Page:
On Monday Afghan President Ashraf Ghani blamed the American troops’ speedy pullout for the worsening violence in his country. He vowed his administration would now focus on protecting provincial capitals and major urban areas in the face of the rapidly advancing Taliban.
Afghan President urged lawmakers to back a national mobilization drive against the Taliban amid an intensifying war between the Taliban and Afghan government forces over the past few months as US and NATO troops complete their pullout from the country.
An imported, hasty peace process — a reference to Washington’s push for negotiations between Kabul and the Taliban — not only failed to bring peace but created doubt and ambiguity among Afghans, Ghani said in his address to parliament.
“The Taliban do not believe in lasting or just peace,” Ghani said. He predicted a sea change on the battlefield in the next six months that would push the Taliban back, without elaborating.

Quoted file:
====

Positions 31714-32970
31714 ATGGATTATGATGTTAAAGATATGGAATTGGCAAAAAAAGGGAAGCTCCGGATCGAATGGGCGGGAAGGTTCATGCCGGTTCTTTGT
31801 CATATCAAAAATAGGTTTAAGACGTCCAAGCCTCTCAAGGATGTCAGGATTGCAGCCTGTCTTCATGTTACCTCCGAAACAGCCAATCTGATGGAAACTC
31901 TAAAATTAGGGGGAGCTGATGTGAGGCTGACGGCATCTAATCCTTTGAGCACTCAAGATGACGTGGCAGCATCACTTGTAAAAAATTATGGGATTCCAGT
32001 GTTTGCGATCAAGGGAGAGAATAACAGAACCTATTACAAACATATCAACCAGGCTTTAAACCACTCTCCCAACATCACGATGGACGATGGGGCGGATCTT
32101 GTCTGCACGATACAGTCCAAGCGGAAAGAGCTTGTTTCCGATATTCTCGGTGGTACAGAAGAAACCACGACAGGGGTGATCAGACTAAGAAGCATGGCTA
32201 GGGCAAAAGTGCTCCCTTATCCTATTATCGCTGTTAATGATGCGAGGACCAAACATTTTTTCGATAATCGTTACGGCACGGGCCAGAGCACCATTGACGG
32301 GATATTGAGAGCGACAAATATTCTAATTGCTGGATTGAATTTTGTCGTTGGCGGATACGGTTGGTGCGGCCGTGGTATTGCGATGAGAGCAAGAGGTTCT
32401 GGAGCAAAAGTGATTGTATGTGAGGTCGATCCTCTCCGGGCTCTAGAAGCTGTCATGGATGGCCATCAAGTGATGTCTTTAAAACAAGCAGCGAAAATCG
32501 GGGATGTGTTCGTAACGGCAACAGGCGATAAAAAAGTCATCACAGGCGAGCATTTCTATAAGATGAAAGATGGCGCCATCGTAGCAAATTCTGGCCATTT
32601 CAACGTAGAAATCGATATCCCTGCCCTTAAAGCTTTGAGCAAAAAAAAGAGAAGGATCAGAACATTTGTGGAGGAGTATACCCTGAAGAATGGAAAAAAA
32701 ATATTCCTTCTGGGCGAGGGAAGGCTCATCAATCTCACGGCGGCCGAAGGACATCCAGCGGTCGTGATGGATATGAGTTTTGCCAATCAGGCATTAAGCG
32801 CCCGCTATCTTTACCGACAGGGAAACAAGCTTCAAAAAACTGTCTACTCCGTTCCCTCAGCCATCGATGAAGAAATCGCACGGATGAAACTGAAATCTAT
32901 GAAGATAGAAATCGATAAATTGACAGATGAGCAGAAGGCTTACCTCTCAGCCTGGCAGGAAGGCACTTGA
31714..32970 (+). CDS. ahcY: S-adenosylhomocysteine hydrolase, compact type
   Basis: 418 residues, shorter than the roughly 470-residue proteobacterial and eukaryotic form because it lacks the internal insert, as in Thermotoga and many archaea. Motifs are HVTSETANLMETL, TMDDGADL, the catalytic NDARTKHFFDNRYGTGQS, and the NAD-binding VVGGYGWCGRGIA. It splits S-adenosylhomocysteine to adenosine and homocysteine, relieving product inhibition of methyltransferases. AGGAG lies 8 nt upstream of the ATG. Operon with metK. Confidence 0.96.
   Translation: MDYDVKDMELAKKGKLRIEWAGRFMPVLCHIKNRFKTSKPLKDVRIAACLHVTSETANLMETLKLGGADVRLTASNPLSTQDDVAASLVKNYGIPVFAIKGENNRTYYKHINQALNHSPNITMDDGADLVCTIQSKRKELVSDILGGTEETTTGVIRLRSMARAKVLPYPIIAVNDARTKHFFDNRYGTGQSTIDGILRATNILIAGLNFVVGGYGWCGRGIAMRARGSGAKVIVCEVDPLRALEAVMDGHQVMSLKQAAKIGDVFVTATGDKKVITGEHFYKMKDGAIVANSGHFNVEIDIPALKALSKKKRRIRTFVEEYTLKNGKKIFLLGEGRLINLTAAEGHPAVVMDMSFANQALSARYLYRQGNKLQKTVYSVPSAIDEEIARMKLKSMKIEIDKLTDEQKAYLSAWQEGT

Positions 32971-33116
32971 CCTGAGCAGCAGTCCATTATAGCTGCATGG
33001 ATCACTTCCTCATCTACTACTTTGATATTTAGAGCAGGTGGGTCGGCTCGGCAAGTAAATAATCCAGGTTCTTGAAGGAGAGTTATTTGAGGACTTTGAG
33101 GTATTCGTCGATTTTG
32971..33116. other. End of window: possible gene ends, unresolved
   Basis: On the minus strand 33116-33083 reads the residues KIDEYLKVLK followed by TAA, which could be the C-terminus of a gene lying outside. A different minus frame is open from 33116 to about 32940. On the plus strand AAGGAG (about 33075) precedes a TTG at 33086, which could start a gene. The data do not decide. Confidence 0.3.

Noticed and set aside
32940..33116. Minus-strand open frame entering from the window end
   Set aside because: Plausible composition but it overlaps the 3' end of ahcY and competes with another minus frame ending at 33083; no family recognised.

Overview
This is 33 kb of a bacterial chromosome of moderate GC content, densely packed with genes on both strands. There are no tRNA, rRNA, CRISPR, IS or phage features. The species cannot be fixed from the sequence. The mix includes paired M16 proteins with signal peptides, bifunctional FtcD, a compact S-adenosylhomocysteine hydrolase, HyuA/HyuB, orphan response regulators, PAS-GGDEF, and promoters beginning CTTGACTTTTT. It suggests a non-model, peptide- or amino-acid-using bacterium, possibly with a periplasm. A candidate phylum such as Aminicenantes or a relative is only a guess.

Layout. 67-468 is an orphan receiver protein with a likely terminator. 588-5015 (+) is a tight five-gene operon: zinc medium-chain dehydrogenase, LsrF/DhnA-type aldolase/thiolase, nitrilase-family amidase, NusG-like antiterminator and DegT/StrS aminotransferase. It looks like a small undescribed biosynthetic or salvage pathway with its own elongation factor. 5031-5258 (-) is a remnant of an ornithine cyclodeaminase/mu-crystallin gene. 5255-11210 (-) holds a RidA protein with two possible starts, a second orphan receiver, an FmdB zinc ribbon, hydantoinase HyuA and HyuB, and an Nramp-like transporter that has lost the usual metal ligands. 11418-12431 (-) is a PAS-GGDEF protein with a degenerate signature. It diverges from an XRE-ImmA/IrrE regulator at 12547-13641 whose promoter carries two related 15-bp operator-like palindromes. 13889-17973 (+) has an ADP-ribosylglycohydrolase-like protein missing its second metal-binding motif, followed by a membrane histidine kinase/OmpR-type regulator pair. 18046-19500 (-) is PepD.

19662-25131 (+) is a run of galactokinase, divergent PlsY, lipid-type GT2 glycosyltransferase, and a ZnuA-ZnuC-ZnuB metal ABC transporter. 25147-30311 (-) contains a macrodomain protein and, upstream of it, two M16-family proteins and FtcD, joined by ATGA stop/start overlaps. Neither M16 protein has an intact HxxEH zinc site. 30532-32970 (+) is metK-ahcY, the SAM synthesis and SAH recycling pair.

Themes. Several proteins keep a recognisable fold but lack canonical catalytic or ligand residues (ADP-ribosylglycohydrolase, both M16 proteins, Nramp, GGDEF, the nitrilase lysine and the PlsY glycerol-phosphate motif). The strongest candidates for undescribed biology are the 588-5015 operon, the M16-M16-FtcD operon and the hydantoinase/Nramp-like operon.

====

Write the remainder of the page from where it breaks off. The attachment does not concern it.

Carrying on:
Ghani claimed that Afghan forces are up to the task and have the capacity to defeat the insurgents. But in past weeks, Afghan forces have struggled against the Taliban onslaught, and have often been left without reinforcements and resupplies.
On Sunday the Afghan forces backed by fighters loyal to veteran jihadi commander, Ismail Khan, pushed the Taliban insurgents out of Pul-e-Malan area of Herat, a victory that was followed by huge public support. On Monday evening, Herat residents took to their roots and chanted Allah hu Akbar slogan to express their support for the government forces.
Local officials in the southern Helmand province told media that the insurgents were mounting attacks to advance towards Lashkar Gah, the capital city of Helmand province. On Monday, elite commando forces were deployed to defend Lashkar Gah.
The insurgents also attacked Kandahar airport with rockets, landing three rockets that hit the airport runway and led to a brief suspension of flight to or from Kandahar.
On Monday, the Afghan legislators declared firm support for the Afghan security and defense forces, saying that they would stand with the Afghan National Army.
Back in Kabul, Ghani claimed his government has the financial and political support of the US and the international community to turn the tide even as he urged the insurgents to rejoin peace talks.
“We either sit knee to knee at the real negotiating table or break their (Taliban) knees on the battleground,” Ghani said.